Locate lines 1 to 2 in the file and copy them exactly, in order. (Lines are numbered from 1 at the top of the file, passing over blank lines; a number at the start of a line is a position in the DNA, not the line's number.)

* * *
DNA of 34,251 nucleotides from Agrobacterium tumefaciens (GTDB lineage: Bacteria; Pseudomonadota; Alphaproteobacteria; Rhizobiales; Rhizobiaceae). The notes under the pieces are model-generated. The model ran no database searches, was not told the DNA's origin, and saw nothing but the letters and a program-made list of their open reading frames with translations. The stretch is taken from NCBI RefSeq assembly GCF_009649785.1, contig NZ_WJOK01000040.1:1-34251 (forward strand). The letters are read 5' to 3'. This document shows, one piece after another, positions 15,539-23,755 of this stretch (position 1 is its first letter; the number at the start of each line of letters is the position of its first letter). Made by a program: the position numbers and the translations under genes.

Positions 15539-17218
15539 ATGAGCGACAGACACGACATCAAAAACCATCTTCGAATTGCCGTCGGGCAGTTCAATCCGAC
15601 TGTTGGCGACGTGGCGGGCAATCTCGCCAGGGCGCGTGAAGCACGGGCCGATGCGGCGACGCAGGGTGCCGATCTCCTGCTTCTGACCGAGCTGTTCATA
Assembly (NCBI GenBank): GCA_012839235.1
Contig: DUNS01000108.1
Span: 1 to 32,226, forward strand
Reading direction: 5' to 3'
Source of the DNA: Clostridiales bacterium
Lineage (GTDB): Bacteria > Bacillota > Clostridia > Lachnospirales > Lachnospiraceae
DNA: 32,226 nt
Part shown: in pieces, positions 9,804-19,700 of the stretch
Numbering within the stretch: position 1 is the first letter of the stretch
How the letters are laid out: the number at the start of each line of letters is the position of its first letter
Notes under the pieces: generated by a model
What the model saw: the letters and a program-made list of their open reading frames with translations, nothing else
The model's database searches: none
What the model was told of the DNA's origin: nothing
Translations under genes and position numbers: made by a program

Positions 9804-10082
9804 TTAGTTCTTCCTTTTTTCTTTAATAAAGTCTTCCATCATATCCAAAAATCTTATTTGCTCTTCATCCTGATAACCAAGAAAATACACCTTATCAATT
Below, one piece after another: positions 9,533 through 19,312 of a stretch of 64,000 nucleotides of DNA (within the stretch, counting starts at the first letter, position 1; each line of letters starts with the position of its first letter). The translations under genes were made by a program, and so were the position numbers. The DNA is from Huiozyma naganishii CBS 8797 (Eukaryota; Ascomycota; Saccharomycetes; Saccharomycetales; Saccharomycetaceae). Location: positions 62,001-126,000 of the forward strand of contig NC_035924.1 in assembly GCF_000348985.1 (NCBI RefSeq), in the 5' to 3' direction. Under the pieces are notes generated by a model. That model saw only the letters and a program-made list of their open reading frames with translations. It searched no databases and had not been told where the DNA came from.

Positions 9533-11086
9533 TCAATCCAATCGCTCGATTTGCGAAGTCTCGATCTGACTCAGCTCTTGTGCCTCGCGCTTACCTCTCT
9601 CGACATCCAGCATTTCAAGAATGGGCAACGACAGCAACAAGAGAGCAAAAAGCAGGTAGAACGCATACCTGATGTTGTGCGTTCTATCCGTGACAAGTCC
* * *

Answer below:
DNA of 34,251 nucleotides from Agrobacterium tumefaciens (GTDB lineage: Bacteria; Pseudomonadota; Alphaproteobacteria; Rhizobiales; Rhizobiaceae). The notes under the pieces are model-generated. The model ran no database searches, was not told the DNA's origin, and saw nothing but the letters and a program-made list of their open reading frames with translations. The stretch is taken from NCBI RefSeq assembly GCF_009649785.1, contig NZ_WJOK01000040.1:1-34251 (forward strand). The letters are read 5' to 3'. This document shows, one piece after another, positions 15,539-23,755 of this stretch (position 1 is its first letter; the number at the start of each line of letters is the position of its first letter). Made by a program: the position numbers and the translations under genes.

Positions 15539-17218